AUSTIN (KXAN) - The Republican-backed voter ID bill passed in the Texas Senate 19-11 Wednesday night.
After nearly 40 amendments offered and six hours of debate, the move to require Texans to present a photo ID before voting was one step closer to becoming a law.
"We're going to make sure anyone voting in the state of Texas when they show up at the polls they're going to have to be able to show who they are with a photo ID," said Sen. Troy Fraser, R-Horseshoe Bay, the bill's sponsor.
While senators rejected a string of amendments to allow additional forms of photo ID, they approved giving Texans the ability to use concealed-handgun licenses to vote. The amendment passed 30-0, adding handgun licenses to the list of acceptable items: driver's license, passport, and military ID.
"What we tried to do today by amendment is make a situation we knew was going to happen by amendment to ease that burden just slightly," said Sen. Leticia Van de Putte, D-San Antonio, chair of the Senate Democratic Caucus. " We fell short on many measures but there's still the process to go in the house."
Though they were able to defeat similar bills in past sessions, Democrats acknowledged the inevitable passage of the bill this session. An overwhelming GOP majority gave the bill a much better chance, which was already apparent starting as the legislation cleared a committee of all senators and Lt. Gov. David Dewhurst Tuesday evening.
Republicans maintained the bill would prevent voter fraud at the polls, but Democrats said it would only keep voters - their voters - away from the polls. Such voting groups brought up were the elderly, the poor, minorities, and the disabled.
"I'm proud the Texas Senate has taken swift action on Voter ID because it's my hope to see this long-overdue legislation finally signed into law this year," said Dewhurst. " Voter ID will help stamp out voter fraud and increase public confidence in our election process by ensuring that only U.S. citizens − who are legally eligible − vote in Texas elections."
While regular Senate rules had the bill originally planned for debate Wednesday night, Democrats, who met in caucus in the afternoon, agreed to suspend those rules in order to take it up earlier.
Voter ID is one of Gov. Rick Perry's emergency items, legislation he has asked lawmakers to take up in the first 60 days of the session. He has said one of the reason for fast-tracking the bill is because it never made it to a vote in the House last session. In 2009, House Democrats stalled with numerous, lengthy questions in order to kill the bill.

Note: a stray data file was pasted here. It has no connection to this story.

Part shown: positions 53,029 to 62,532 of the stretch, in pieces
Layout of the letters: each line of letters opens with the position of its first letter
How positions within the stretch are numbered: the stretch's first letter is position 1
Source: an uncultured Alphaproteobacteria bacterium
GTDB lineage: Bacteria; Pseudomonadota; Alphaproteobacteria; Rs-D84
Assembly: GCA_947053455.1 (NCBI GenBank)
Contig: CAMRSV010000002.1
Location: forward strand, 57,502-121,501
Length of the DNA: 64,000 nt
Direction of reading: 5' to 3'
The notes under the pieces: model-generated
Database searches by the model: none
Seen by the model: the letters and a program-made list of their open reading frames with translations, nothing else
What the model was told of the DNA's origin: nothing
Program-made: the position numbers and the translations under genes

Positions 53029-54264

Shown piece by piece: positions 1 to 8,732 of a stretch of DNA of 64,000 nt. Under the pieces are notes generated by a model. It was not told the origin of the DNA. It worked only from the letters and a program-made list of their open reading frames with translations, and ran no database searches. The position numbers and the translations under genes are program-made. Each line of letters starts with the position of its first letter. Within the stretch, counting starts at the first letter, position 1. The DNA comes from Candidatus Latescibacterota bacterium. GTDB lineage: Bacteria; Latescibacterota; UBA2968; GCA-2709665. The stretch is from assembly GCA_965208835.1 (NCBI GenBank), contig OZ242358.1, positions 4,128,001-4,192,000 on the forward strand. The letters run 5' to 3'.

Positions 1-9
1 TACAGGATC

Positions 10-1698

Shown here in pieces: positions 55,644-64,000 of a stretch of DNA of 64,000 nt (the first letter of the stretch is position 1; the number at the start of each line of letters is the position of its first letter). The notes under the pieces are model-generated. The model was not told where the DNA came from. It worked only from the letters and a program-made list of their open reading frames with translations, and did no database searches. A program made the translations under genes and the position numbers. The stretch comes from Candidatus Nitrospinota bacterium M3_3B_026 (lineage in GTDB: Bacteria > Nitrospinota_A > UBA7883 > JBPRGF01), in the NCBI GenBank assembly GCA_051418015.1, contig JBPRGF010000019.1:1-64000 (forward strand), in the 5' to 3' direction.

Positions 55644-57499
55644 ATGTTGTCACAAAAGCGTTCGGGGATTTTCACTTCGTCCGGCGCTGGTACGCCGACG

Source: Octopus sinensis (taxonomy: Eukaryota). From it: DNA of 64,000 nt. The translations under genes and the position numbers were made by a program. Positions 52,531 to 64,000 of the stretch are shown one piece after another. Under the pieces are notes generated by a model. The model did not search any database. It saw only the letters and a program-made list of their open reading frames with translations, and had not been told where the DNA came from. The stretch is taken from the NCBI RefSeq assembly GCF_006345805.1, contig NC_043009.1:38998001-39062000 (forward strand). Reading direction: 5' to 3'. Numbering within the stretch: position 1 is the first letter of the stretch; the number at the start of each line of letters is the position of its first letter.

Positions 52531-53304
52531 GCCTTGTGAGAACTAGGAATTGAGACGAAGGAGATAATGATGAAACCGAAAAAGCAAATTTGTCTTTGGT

"I am pleased that state lawmakers are quickly addressing this issue, which is important to Texans and critical to ensuring our state has proper protections against voter fraud, and I fully expect the House will soon follow suit and pass this important measure," Perry said.
Democrats question the constitutionality of the Voter ID bill, saying it might violate the federal Voting Rights Act. However, Fraser said he modeled the legislation after an Indiana law, which the U.S. Supreme Court upheld.
"Sadly, as structured, SB 14 is poised to become the most stringent photo voter ID measure in the country," said Van de Putte. "Without the amendments that my colleagues and I proposed to alleviate voter suppression, I do not believe SB 14 can comply with the provisions of the federal Voting Rights Act."
Fraser also said implementation and education for voters would cost $2 million, though he suggested most or all of that could come from federal funding. Democrats have been critical of the cost, saying that cost or available funding is not a sure thing yet and that future court costs might outweigh the benefits.
They also questioned the reasoning behind the bill and any evidence of voter fraud. To consider a bill just two weeks into the session is a highly unusual move. Democrats suggested it should not have taken priority during a state budget crisis with a projected shortfall as high as $27 billion.
Republicans said the integrity of the ballot box is one of the most important issues facing all Texans.
"We all agree that ensuring the integrity of the vote is extremely important," said Sen. Rodney Ellis, D-Houston. "Because that right is extremely important, we need to be careful moving forward so that we don't create unnecessary barriers to a sacred, constitutional right."
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